Unscrupulous door-to-door furnace sales have been banned in Ontario, but not in B.C., and a Maple Ridge couple is fortunate to still have a heated home as the holiday season approaches after experiencing high-pressure and suspect tactics.
They actually lost their original furnace, but are getting an early present from a local company that will also help them out of a financial jam.
Sandy Kallin said a man came to his Dunbar Street home wearing an official-looking uniform with patches identifying him as a representative of a B.C. environmental agency. The logo on their materials had the appearance of a government agency, with the Pacific dogwood – B.C.’s official flower.
The man said he needed to see the home’s furnace, and promptly declared it illegal and a fire risk.
But he told the couple they might qualify for a government rebate program.
The man said four of their neighbours were going to get a new furnace with his new plan – renting for $99.99 a month. The company would waive the installation charges under a new B.C. promotion, they said.
They signed up, and the installers were there at 9 a.m. the next day to install a new furnace.
The installers also took away the old one.
But when Kallin and his wife, Debbie Dunetz, scanned the reams of fine print with her daughter, they found the contract lists a total lease cost of $12,668 – more than double the cost of the unit.
The term of the lease was also not defined. It ends when the company determines the furnace is at the end of its useful life. If that is 20 years – not unusual for a furnace – they would make 240 payments, paying $24,000 for the furnace.
“You never own it, you just keep leasing it,” Dunetz said.
That contradicted what the man told them – that the term was five years.
She was furious and frustrated, so vented on the Protecting Maple Ridge Facebook page. She learned that the Business Practices and Consumer Protection Act gives 10 days to cancel such agreements. She sent an email the next day, asking out of the deal, and for their old furnace back.
It wasn’t that simple, though. Their old furnace was gone, and wasn’t up to code, said the company.
“Our furnace might have been old, but we never had any problems, ever,” said Dunetz.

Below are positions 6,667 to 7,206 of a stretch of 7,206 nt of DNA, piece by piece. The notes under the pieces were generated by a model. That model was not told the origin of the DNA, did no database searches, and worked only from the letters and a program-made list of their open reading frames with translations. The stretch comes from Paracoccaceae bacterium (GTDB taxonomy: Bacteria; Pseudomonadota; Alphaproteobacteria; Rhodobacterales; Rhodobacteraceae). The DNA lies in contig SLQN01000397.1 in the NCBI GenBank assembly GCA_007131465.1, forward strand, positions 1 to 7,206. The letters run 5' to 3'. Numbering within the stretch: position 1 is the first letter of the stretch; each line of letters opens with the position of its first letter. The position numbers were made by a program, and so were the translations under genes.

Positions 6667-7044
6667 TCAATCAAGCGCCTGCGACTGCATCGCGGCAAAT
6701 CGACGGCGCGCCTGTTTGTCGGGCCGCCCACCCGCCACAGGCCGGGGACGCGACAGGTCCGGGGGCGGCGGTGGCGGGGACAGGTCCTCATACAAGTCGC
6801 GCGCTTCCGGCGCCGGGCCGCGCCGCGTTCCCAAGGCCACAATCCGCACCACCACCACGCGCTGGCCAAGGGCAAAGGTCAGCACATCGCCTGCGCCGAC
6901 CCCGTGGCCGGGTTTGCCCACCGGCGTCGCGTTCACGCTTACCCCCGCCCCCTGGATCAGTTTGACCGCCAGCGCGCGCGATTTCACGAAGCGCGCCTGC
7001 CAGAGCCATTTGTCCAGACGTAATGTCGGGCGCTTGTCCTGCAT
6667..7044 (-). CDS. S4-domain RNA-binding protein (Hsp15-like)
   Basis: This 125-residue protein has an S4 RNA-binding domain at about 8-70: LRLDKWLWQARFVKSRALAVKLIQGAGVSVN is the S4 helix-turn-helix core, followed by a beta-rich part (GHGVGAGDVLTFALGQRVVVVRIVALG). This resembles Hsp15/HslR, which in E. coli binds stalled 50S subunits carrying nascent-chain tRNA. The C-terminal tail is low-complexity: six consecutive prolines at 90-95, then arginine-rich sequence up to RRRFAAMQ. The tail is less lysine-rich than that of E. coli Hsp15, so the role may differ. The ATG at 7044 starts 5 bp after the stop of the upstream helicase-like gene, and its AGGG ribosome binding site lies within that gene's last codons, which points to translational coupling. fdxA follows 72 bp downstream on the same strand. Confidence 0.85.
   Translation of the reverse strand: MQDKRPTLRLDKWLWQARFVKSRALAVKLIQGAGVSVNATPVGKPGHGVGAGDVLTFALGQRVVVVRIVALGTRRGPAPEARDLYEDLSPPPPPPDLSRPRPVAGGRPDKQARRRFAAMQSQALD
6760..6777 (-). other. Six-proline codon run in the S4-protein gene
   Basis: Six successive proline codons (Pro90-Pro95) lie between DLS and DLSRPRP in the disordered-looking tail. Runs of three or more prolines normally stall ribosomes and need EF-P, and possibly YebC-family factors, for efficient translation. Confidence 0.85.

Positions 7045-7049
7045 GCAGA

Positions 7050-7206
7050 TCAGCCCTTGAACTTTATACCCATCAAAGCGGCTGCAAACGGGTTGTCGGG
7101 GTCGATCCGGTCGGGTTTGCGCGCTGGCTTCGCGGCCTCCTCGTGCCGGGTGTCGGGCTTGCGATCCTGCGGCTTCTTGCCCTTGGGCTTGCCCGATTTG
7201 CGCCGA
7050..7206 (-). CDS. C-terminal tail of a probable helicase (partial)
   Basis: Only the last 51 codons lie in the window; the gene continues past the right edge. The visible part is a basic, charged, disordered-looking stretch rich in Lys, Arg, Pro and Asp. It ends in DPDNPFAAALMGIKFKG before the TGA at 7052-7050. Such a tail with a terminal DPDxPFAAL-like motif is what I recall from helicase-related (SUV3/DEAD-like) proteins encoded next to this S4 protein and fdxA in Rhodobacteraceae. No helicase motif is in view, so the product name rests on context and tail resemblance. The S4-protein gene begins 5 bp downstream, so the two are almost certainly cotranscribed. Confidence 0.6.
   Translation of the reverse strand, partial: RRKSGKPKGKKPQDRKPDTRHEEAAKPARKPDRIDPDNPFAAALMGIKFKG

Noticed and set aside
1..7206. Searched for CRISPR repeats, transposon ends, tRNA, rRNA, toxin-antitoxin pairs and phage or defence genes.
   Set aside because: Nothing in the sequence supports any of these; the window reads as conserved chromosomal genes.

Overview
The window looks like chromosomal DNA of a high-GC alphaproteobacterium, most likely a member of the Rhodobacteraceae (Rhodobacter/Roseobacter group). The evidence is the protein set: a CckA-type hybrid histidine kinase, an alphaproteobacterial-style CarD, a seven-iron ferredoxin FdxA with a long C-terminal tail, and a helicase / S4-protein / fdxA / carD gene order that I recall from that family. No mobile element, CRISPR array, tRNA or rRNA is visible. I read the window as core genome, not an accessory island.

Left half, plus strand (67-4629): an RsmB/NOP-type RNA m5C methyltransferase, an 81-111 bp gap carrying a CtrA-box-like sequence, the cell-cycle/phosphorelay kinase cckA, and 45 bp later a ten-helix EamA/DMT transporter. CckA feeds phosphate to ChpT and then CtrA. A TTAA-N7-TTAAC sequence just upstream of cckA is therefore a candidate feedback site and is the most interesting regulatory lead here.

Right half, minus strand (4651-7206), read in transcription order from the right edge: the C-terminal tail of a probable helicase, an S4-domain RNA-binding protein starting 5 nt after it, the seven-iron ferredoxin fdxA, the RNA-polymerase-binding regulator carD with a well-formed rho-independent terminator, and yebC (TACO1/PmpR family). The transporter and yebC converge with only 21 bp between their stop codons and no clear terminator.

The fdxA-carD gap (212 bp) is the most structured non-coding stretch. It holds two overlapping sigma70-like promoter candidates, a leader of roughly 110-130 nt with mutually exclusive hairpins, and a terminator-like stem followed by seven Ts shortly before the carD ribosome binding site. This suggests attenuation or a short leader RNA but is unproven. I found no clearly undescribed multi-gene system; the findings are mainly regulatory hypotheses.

She contacted the Better Business Bureau and found the company has been the subject of numerous complaints.
Fortis B.C. has warned the public that its agents are not going door-to-door after furnace sales people posing as representatives of the gas company representatives gained entry to homes by saying they needed to inspect furnaces.
Tek Climate owner Chris Dyck has come to the couple’s rescue.
He said these shady sales tactics and outright scams were a plague in Ontario until the provincial government banned unsolicited door-to-door sales of most heating and air services in March of 2017.
Their goal was to trap consumers in a contract they could not get out of.
“They come into your house, some wear a Fortis uniform or other uniform, and they basically condemn your furnace on the spot, like your house is going to burn down unless you replace it, and rope you into this furnace rental contract,” said Dyck.
“And you spend $20,000 for a $5,000 furnace install.”
Dunetz called him to re-install her old furnace, if it could be found. But it was gone.
Dyck helped them get out of the agreement, and is now going to give the couple a furnace and install it for free.
“We like to do one nice thing at Christmas each year for a family, and this year, this is it,” he said.
According to Tek Climate, because door-to-door furnace sales companies do deliver a product, such pressure tactics may not be illegal in B.C.
Tek Climate advises people shopping for a new furnace is to get at least two quotes, or more.
The furnace that was installed in the couple’s home is an “entry level” furnace that would cost $3,800 to $4,500. Tek would install a comparable unit for $3,888 with a warranty.
Police in Abbotsford and Chilliwack issued warnings about bogus furnace inspections earlier this year, and a Facebook warning circulated in Mission about a similar scam.
Ridge Meadows RCMP Sgt. Brenda Gresiuk said the local detachment has sent out similar social media warnings in the past about unscrupulous sales tactics.
“Don’t let them in, don’t give them information, and be suspicious of pushy salespeople,” said Gresiuk.